Pastor John Gray responds to backlash after Trump meeting

Greenville pastor John Gray came home Wednesday after meeting with President Donald Trump, telling his congregation he had hesitated in going.

Gray, who has been outspoken in his opposition to the administration’s immigration and other policies, attended a presidential meeting of inner city pastors which focused on the administration’s prison reform efforts.

Sitting beside the president, Gray led the invocation and later praised the president’s willingness to meet with pastors about prison reform.

He also, twice in the president’s presence, invoked a Martin Luther King Jr. sentiment that “we cannot influence a table that we are not seated at.”

To his congregation Wednesday and in an Instagram post early Thursday morning, Gray went further.

He said he had not visited the president to show support, he opposes many of the administration’s policies as well as “the real hate that has bubbled to the surface of the national discourse.”

Gray, who got his start as a touring Christian comedian and singer, was until recently an associate pastor at Joel Osteen’s Lakewood Church in Houston, Texas. Gray left to lead Relentless Church, formerly called Redemption. He and his family are the focus of the reality TV series “The Book of John Gray” on the Oprah Winfrey Network.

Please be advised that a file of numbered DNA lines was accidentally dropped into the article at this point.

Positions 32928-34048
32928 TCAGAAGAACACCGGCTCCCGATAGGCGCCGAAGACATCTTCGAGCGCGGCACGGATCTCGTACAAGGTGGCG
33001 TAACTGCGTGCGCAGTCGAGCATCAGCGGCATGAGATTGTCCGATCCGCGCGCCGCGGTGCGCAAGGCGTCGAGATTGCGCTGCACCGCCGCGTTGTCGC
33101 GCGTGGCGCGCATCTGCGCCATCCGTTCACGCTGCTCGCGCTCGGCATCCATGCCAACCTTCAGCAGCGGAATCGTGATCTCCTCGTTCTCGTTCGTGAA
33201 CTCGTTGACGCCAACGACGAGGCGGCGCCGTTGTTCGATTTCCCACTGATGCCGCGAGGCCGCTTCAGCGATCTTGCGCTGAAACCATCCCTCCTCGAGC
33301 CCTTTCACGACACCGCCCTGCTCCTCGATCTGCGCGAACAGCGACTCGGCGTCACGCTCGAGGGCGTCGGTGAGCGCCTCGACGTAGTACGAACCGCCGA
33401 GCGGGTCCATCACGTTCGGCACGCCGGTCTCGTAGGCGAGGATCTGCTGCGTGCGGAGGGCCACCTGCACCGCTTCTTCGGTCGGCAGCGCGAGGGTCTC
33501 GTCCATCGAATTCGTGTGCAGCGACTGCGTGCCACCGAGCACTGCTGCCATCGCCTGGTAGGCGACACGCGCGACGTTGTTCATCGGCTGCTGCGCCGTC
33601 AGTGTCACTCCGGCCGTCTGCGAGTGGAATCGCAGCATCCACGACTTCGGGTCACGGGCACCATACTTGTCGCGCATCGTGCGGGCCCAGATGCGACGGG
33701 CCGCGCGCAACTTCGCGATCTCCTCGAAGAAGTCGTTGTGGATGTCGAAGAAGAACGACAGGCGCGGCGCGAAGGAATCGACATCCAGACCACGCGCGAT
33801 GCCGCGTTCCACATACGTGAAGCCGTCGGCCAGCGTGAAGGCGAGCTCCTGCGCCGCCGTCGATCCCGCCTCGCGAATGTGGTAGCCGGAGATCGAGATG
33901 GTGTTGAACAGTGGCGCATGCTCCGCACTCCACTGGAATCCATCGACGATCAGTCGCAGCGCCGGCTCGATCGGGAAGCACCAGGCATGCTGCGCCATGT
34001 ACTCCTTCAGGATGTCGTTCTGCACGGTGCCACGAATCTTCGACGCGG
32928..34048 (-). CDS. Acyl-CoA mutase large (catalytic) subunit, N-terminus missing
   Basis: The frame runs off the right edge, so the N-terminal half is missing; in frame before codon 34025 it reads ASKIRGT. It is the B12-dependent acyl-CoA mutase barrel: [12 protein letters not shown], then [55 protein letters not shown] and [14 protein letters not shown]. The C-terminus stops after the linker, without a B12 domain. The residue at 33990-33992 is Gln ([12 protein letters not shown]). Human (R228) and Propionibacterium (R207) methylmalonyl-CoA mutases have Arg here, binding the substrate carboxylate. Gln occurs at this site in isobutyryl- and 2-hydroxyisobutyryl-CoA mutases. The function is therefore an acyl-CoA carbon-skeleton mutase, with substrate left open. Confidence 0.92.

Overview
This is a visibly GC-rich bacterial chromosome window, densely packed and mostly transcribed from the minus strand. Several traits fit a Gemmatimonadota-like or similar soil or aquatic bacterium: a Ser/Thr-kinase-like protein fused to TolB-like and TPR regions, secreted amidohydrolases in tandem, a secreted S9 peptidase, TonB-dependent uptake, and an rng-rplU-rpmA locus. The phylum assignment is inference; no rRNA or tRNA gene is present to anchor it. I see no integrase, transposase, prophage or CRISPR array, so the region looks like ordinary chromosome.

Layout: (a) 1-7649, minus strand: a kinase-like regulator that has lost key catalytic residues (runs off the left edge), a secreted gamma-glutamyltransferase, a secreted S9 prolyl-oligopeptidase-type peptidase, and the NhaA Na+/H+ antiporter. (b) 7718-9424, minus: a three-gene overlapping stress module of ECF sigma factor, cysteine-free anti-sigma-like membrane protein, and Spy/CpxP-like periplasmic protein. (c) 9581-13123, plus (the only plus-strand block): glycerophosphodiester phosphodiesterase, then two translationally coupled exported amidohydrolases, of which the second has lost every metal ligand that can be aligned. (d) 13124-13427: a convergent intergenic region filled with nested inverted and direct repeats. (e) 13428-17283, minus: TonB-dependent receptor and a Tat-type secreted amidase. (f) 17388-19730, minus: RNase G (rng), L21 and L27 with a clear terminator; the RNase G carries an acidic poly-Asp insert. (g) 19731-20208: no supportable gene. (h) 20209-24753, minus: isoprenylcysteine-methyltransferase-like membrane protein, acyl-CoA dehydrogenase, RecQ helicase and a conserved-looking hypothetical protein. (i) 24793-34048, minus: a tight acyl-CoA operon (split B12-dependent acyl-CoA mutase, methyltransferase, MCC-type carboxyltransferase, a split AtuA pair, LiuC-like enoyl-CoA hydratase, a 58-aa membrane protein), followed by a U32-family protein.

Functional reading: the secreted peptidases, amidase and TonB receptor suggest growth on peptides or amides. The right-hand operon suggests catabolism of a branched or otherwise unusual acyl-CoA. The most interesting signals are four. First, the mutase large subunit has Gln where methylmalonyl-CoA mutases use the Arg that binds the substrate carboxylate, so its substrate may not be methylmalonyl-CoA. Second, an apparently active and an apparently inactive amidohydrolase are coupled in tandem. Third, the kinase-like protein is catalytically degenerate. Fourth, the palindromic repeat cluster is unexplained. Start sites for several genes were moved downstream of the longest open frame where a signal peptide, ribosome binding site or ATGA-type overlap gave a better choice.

Gray said he agreed to go to meet Trump so he could push for the prison reforms. Discussion with the president and the pastors focused on efforts to employ people who are released from prison.

“I went as a man of God and I wanted to be heard, that if there’s anybody who thinks they’re above praying for people they don’t agree with, then you don’t have the heart of Christ,” Gray said to his congregation.

“As a kingdom church, we have people from every walk of life and political persuasion and while we may not agree on everything,” he said, pointing up, “we agree on the blood.”

Gray said, in his Instagram post, that he was worried about going, he had nothing to gain and could lose credibility and reputation.

“Every natural inclination says stay home. Don’t get played,” Gray wrote.

He said he understands the visceral reaction and personal pain people had when they learned he would be sitting next to and praying with the president.

“I did not go as a politician, nor did I go under partisan rhetoric,” Gray said. “I’m not a Democrat nor a Republican nor an independent, I’m a Christian.”